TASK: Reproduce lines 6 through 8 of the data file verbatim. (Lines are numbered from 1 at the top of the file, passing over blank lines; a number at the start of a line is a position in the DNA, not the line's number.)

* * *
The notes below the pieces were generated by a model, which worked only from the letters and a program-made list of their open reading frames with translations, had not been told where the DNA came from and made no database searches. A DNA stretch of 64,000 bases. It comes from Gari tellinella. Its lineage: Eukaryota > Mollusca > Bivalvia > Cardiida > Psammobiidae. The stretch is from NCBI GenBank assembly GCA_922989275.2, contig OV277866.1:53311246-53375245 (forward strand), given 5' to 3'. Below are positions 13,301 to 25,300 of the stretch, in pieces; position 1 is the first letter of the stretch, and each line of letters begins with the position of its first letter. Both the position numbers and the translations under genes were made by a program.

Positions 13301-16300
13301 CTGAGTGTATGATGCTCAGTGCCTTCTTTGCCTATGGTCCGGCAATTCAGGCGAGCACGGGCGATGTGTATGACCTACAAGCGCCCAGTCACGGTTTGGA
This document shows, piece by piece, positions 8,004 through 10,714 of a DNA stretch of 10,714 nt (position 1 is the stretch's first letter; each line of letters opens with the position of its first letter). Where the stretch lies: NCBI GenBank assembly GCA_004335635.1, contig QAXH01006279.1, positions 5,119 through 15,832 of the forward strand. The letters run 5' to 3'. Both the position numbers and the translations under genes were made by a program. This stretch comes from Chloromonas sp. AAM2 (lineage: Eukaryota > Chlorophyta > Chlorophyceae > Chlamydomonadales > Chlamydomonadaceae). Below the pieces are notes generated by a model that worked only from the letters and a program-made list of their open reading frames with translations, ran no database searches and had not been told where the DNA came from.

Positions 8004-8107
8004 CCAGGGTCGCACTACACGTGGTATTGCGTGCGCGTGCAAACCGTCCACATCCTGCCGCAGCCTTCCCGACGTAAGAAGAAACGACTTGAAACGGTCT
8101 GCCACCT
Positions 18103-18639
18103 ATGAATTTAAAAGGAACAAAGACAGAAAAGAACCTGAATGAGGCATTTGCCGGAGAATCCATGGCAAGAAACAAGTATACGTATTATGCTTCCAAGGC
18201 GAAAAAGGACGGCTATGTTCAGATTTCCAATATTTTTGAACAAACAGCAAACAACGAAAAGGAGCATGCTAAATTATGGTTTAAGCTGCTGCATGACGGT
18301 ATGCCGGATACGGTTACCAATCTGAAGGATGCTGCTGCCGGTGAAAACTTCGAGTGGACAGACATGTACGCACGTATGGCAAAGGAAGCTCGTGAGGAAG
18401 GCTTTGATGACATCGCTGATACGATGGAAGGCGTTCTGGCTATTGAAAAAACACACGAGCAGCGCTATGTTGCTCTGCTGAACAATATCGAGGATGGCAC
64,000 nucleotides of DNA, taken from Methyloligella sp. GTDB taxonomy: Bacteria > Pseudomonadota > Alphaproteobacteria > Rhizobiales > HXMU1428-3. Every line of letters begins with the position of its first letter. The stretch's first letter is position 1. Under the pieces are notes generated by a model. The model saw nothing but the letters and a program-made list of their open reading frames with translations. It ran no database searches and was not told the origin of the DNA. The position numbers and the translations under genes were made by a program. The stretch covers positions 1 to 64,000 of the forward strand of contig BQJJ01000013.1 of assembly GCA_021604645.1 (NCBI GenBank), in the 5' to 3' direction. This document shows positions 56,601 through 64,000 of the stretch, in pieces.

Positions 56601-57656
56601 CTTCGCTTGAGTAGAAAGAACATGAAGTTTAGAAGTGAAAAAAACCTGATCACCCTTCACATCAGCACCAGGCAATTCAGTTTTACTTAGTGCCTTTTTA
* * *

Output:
8004 CCAGGGTCGCACTACACGTGGTATTGCGTGCGCGTGCAAACCGTCCACATCCTGCCGCAGCCTTCCCGACGTAAGAAGAAACGACTTGAAACGGTCT
8101 GCCACCT
Positions 18103-18639